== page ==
CEO/Founder of Encircle Labs; Board Advisor at Simplee; Angel Investor at One Shared Mind Ventures
San Mateo, CA
I entered undeclared. The freedom to explore is a privilege—and I took full advantage at Penn. In my first year I studied everything from human biology to religious studies with a Star Trek twist! Increasingly I saw math and philosophy at the root and thus found my majors.
Being cold-called in Prof. Jonathan Block’s advanced analysis class for a proof was a terrifying experience. At first, I just stared and tried not to freak while gripping the chalk. After an awkward pause and some rambling, I started in with observations about what was given, the desired end, and potentially related concepts I hoped might help. I even called out the class to share ideas. Before I knew it, a mental map became clear. While I wasn’t destined to be a career mathematician, or even make use of Stoke’s theorem again, I learned to attack the unknown.
One recommendation I would share is to make a written map of your life decisions. From education—where and what to study—to professional—what to do—to social—who to learn from and share your time with.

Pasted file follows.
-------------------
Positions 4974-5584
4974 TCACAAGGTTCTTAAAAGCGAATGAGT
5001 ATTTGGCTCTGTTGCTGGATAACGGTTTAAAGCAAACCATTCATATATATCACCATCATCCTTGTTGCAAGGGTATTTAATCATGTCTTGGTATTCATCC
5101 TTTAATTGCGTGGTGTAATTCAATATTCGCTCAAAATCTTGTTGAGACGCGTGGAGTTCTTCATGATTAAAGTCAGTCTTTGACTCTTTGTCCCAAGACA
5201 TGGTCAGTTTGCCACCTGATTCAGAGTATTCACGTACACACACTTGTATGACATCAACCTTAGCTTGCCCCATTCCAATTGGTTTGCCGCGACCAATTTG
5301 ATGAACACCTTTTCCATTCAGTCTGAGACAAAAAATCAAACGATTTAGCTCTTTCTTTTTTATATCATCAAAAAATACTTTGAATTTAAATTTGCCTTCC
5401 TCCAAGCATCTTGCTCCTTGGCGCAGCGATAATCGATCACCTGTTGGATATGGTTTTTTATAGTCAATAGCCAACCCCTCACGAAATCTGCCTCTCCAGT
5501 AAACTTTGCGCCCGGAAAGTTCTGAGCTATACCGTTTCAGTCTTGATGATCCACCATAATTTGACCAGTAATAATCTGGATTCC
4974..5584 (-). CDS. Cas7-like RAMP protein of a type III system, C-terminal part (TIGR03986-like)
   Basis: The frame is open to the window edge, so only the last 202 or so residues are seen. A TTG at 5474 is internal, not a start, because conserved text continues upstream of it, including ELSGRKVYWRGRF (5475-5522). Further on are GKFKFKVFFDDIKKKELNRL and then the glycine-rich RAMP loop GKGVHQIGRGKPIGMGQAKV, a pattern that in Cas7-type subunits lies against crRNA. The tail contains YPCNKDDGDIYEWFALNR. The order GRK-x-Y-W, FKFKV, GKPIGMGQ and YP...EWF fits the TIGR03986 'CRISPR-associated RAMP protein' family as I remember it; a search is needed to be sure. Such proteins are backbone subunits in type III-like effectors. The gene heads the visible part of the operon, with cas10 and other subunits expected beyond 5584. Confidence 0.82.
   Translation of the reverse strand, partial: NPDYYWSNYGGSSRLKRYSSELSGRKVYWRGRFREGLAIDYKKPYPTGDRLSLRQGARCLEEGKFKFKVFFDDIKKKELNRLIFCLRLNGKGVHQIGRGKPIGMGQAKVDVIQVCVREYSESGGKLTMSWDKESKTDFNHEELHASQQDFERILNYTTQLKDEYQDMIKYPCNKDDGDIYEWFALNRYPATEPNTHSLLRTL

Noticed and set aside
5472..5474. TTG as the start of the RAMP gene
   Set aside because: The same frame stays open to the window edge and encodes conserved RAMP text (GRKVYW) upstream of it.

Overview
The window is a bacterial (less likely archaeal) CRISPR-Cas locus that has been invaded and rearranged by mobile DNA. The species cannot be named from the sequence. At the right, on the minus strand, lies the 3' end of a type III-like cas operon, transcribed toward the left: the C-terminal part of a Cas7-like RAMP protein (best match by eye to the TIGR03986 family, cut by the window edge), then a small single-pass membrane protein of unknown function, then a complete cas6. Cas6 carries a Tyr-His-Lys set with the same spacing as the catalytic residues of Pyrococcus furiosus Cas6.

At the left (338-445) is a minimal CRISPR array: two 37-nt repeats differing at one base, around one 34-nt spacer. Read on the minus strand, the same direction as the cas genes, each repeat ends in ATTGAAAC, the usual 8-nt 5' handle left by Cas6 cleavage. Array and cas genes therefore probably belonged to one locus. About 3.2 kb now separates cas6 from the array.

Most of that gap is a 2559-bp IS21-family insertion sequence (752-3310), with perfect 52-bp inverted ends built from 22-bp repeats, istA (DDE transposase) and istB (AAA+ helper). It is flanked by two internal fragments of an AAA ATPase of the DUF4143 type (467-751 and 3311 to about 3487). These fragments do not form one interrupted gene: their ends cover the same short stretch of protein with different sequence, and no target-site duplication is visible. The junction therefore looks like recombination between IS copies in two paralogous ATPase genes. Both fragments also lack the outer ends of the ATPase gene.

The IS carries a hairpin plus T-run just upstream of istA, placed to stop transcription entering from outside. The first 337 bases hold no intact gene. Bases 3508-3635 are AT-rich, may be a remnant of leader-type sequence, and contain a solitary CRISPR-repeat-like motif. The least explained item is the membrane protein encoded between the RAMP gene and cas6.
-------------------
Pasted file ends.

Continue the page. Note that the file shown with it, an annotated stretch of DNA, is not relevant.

My educational foundations at Penn and later HBS have proven invaluable. And not surprisingly, even those seemingly random electives are shaping the way. Think Gene Roddenberry’s tackling of controversial social matters veiled in science fiction or how a gene proves dangerous in one context yet invaluable in another, like Sickle Cell anemia vs. malaria.
My passion for exploration found its professional calling in the technology sector. I continue to build my collection of lenses, from venture investing to Google to young companies that dare to change the world. Now in my fifth startup and a founder, I saw first-hand the benefits of lean thinking, where we test, learn, and iterate, and work to mentor others.
One recommendation I would share is to make a written map of your life decisions. From education—where and what to study—to professional—what to do—to social—who to learn from and share your time with. No need to share this with anyone. Just look back and think about your mental model at each junction. How has your process for making decisions evolved? Which ones forced your hand later or opened new paths? When are you proud of the process followed, versus proved lucky despite it? — March 7, 2019 • Photo by Brooke Sietinsons